Headquartered in Sint-Niklaas, Belgium, Niko Group is a third-generation family-owned company, founded in 1919. Today, the company enjoys a more than 80% share of its domestic market in electrical switches and sockets. Through organic growth and acquisition, the group consists of eight companies, organised into three business lines: these cover products and solutions; projects; and services.
Niko (the company) has a growing reputation in the areas of lighting control and home automation. On a recent visit to its headquarters, Paddy Baker spoke to CEO Peter Watteeuw about the company’s performance to date, and its plans for the future within Europe
Q: How did you come to your present role?
A: What we call Business Line 1 within Niko Group basically consists of three companies: by far the largest is Niko, the second is EREA, which is active in making transformers and also in the LED business, and the third is Intensia, which developed a high-end home automation system, and is a company we acquired eight or 10 years ago.
I’d been managing EREA for the past four years. Last year, because of the reorganisation and the new strategy for the group, [chairman and owner] Jo De Backer, who was previously managing Niko, decided to manage the Niko Group and asked me to manage Niko.
Q: How does Niko approach the European market?
A: What’s important to know is – the company has existed for 90 years, and throughout that period, Niko has remained in Belgium the only producer on an industrial level of switches, sockets and related products. So we are by far the market leader – we have a very dominant position in the local market.
Outside Belgium, we have the challenge of being a small player and we have to work with a very different market approach. That became very apparent in the strategy exercise that we undertook last year.
In Belgium we want to maintain our market position – we want to pick up some additional market share, move up from standard product to more luxury versions, and get more into home automation. We decided that outside Belgium there is one additional market that we could approach as a second home market, and that is the Netherlands. This is because for cultural reasons, and also the market situation; there isn’t one dominant player as there is, say, in France. The country is much bigger than Belgium, but it’s still affordable for us to be present, visit all the wholesalers and hold stock with them.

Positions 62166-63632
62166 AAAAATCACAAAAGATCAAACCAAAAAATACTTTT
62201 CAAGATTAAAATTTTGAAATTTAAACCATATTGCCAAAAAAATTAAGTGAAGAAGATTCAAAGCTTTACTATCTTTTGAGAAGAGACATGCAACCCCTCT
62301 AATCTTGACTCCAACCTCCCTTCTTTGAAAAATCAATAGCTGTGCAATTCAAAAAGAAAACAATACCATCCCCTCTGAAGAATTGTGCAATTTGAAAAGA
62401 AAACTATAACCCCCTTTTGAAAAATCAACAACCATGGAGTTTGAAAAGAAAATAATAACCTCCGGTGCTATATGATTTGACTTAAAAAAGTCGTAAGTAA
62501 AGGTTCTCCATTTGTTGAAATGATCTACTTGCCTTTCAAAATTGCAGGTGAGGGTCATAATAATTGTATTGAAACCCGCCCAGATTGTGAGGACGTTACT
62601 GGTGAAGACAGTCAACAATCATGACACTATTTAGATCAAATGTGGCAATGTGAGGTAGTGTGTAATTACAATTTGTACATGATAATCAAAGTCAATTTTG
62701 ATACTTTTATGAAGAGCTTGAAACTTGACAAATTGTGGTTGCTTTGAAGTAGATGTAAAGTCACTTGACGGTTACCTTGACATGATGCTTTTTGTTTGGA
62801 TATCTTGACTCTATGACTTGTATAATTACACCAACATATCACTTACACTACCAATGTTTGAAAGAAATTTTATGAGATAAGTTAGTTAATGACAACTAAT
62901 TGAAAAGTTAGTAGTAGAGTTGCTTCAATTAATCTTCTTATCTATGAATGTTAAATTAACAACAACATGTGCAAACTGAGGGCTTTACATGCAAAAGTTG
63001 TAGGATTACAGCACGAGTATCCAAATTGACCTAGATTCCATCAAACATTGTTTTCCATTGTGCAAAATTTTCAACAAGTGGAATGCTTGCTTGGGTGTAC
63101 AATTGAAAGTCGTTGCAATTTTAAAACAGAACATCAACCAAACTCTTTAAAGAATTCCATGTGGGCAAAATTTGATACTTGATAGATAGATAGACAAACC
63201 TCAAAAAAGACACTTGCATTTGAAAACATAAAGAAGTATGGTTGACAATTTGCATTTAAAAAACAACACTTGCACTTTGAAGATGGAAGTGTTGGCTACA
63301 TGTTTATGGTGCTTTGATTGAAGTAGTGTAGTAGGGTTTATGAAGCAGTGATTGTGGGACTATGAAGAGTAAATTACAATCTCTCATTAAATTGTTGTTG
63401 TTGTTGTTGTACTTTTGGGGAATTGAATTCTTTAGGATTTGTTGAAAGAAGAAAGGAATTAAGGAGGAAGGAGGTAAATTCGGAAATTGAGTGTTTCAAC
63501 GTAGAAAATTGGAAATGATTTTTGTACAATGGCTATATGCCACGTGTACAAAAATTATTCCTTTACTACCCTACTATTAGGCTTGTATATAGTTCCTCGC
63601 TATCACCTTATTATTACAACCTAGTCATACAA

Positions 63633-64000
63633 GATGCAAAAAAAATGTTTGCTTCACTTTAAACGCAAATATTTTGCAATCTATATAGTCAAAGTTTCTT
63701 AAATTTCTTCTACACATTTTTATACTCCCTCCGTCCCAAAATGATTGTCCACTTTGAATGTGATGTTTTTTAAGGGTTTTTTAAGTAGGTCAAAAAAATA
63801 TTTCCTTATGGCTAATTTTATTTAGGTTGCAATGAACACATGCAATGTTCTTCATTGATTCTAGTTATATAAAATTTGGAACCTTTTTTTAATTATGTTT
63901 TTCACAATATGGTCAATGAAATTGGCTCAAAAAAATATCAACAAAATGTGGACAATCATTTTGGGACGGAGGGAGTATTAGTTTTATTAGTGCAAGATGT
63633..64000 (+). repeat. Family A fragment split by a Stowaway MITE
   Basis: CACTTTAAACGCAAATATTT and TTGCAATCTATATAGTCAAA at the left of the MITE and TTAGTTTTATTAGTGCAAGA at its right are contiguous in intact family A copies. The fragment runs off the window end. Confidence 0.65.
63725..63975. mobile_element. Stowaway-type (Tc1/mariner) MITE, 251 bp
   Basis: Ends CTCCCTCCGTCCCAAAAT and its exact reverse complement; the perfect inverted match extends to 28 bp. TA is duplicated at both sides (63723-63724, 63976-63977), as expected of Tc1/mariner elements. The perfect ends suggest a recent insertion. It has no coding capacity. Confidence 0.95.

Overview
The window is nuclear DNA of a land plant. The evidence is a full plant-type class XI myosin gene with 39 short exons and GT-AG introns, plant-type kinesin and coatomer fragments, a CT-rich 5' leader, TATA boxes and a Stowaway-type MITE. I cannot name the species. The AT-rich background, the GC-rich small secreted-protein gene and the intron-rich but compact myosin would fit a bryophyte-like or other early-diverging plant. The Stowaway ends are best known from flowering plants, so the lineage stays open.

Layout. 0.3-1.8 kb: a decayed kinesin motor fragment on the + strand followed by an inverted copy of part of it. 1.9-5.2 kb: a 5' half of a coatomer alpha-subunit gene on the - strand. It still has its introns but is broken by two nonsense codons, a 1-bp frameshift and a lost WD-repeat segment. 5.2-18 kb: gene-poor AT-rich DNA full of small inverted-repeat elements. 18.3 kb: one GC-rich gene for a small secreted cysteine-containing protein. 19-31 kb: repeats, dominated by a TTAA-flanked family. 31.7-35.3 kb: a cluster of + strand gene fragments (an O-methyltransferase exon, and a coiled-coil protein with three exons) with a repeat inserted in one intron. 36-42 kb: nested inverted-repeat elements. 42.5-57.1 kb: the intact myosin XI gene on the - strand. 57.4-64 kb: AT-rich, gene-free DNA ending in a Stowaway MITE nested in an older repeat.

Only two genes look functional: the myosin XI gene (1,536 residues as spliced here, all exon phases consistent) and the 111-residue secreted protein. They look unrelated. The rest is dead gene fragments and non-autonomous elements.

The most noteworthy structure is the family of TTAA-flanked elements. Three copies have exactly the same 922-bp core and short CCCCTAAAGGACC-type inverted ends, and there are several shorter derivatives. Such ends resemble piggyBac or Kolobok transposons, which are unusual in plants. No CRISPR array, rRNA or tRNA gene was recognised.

Apart from that, we are focusing our activities in UK, France and Slovakia, with a completely different approach. There we have decided that the countries are not well known enough to us, and we don’t have the size as a company to be strongly present there. So we decided to have a more focused approach in niche activities; and as a cornerstone of those activities, we decided that should be home automation.
So in Belgium and Holland we are very active in approaching the wholesalers – we are present in the majority of them. In other markets, when you focus on those niche markets, your business is generated partly by installers, project developers and influencers – architects and engineering bureaux. With a project orientation, that will allow us not a big market share, but big enough and important enough for the size of company that we are.
Q: And how has Niko fared this year, with the economic situation as it is?
A: There are two completely different stories in answer to that: the Belgian situation and the situation abroad. In Belgium we’ve handled the recession very well. The market overall went down between 8% and 10%, but we hope to finish the year maybe 1 or 2% down – so we’ve taken market share. We were expecting a considerable drop in sales at the end of the summertime, because it’s at the end of the construction cycle. We went down in activity, but not drastically. To our surprise September was good, and October was very strong, but I have no visible reason to say this is because of any particular change in the economic or political situation.